The major achievement of the book lies in the cogency with which Fairer argues for the subtle interweaving of the poetic past into the poetry of his key writers. This requires not just a very wide knowledge, but also a deft touch, which Fairer employs superbly. It is perhaps this strain of the book that will make it most controversial.

But it nonetheless rejects a dominant strand of Romantic criticism. It is all the more powerful for that. This is a deft, rigorous, scholarly study. It is the most significant book published on Romantic poetry this year, and it is likely to have a substantial influence. Much work this year focused on issues of celebrity and the afterlives of the poets.


Biography thus comes to represent a peculiarly vexed form for male poets. Moreover, by insisting on the domestic nature of that life, biography feminized the poet, and brought him down to earth. But they were not, for North, simply idealizing mystifications but critical engagements with a sentimental Shelley already present in popular culture.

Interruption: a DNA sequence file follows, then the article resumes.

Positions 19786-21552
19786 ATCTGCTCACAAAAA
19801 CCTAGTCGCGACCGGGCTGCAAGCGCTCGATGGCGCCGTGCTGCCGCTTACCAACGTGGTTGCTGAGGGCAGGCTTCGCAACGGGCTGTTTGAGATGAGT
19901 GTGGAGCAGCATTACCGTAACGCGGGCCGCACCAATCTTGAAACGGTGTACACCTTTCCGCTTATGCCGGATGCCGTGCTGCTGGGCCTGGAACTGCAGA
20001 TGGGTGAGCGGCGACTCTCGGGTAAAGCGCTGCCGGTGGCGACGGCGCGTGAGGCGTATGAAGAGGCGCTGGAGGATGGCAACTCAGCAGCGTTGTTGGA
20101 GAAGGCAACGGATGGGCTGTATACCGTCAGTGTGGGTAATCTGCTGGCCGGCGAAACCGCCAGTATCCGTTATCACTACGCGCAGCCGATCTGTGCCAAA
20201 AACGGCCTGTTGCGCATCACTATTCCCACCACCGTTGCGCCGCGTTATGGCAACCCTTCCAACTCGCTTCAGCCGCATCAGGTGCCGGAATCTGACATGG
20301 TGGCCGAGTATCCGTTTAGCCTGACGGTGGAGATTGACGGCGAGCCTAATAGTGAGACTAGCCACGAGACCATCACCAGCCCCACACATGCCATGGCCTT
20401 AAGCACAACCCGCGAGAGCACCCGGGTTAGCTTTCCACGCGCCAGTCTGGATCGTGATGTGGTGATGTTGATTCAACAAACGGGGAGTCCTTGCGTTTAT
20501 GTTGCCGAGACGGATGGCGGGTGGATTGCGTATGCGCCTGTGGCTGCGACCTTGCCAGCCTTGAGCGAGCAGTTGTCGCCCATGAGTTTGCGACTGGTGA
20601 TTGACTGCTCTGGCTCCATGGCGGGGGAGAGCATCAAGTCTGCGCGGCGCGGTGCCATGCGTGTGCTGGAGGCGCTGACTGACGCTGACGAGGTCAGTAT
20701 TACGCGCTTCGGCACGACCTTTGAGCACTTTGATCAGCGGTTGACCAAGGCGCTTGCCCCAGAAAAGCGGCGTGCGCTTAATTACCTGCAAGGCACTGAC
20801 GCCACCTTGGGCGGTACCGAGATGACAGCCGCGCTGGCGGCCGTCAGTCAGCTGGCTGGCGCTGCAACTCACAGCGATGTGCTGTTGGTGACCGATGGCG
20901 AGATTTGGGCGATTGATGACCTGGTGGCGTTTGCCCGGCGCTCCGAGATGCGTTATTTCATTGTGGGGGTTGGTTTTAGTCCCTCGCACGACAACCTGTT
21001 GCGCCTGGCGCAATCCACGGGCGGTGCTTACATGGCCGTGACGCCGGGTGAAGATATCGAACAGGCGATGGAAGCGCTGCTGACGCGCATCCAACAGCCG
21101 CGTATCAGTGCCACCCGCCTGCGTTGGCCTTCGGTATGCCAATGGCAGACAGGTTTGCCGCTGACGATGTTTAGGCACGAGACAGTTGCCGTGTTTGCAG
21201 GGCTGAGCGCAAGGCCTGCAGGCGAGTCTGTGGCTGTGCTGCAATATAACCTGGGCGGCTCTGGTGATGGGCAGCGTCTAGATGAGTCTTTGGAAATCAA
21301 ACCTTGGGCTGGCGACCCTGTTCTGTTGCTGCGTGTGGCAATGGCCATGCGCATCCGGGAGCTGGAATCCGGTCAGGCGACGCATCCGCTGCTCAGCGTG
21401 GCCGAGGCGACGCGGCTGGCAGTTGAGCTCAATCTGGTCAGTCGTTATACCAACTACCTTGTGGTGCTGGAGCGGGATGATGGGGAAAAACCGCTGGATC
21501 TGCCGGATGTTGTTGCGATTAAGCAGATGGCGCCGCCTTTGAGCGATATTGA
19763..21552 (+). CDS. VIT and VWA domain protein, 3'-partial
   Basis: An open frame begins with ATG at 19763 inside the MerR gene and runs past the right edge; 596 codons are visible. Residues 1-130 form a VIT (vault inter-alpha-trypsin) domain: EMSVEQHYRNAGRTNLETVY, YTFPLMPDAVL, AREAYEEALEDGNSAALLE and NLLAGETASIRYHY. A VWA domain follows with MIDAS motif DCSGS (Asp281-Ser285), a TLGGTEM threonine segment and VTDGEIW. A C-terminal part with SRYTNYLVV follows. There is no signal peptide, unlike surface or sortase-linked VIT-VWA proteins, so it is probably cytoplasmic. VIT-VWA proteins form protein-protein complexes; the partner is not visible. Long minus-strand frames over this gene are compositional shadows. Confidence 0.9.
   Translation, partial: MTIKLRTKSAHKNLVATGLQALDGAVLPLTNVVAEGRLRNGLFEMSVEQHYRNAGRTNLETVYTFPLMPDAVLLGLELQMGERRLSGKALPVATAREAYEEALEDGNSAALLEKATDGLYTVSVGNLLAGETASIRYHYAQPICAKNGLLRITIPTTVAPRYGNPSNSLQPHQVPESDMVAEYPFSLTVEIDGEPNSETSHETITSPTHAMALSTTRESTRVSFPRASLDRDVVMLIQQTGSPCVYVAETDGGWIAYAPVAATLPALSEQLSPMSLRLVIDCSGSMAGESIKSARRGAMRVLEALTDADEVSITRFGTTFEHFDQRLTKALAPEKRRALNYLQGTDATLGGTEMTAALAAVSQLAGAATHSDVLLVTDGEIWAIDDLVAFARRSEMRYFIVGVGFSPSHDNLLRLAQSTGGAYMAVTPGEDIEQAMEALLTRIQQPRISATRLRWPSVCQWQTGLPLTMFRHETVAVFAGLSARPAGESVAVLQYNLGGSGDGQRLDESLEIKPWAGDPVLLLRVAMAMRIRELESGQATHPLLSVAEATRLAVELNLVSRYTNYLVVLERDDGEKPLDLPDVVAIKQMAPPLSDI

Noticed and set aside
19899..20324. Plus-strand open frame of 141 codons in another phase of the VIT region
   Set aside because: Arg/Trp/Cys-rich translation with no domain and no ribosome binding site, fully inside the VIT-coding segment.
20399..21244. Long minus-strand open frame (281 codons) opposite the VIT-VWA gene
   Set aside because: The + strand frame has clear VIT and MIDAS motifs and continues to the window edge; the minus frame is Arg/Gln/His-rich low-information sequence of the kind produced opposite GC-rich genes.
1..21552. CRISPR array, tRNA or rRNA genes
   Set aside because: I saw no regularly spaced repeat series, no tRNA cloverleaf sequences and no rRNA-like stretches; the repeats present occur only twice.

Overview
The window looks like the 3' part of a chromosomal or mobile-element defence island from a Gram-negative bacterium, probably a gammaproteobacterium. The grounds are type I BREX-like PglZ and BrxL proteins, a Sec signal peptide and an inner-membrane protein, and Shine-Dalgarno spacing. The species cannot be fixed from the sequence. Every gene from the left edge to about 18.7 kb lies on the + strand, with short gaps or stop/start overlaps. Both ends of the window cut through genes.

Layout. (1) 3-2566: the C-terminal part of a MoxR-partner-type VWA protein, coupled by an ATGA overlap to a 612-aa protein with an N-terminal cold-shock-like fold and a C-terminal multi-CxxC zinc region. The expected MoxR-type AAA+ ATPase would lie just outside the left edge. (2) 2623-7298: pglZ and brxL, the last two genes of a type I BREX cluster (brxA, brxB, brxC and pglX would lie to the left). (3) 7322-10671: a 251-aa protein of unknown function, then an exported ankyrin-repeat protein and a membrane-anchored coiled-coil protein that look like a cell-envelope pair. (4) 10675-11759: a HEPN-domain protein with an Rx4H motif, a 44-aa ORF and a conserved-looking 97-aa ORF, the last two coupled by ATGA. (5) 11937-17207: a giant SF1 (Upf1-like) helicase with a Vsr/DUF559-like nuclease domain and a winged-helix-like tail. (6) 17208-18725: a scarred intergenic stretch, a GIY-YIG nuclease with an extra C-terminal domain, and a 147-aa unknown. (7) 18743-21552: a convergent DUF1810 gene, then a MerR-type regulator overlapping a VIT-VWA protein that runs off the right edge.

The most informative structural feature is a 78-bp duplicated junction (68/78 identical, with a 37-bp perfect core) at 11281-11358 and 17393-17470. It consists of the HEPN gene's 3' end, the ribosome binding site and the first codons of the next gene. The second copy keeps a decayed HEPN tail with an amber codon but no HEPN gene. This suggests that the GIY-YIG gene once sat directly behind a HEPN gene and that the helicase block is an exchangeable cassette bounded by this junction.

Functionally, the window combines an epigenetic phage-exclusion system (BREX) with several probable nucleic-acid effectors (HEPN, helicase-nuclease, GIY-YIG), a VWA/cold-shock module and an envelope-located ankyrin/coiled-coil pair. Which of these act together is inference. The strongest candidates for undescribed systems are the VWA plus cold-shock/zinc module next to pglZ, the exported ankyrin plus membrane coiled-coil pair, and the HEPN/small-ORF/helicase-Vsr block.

The final chapter considers Lives of Hemans and Landon. These biographies drew on the techniques adopted by biographers of their male compeers, but suggested the superiority of the poetesses in their ability to actively engage with readers. The celebrity industry, with its reviews, its fan letters, and its celebrity biographies, is discussed in ample detail. But Eisner does not let this historical scaffolding obscure the poetry itself. Instead, he offers a series of subtly argued case studies of individual poems which suggest the way that poets encountered, manipulated, and engaged with the system of celebrity.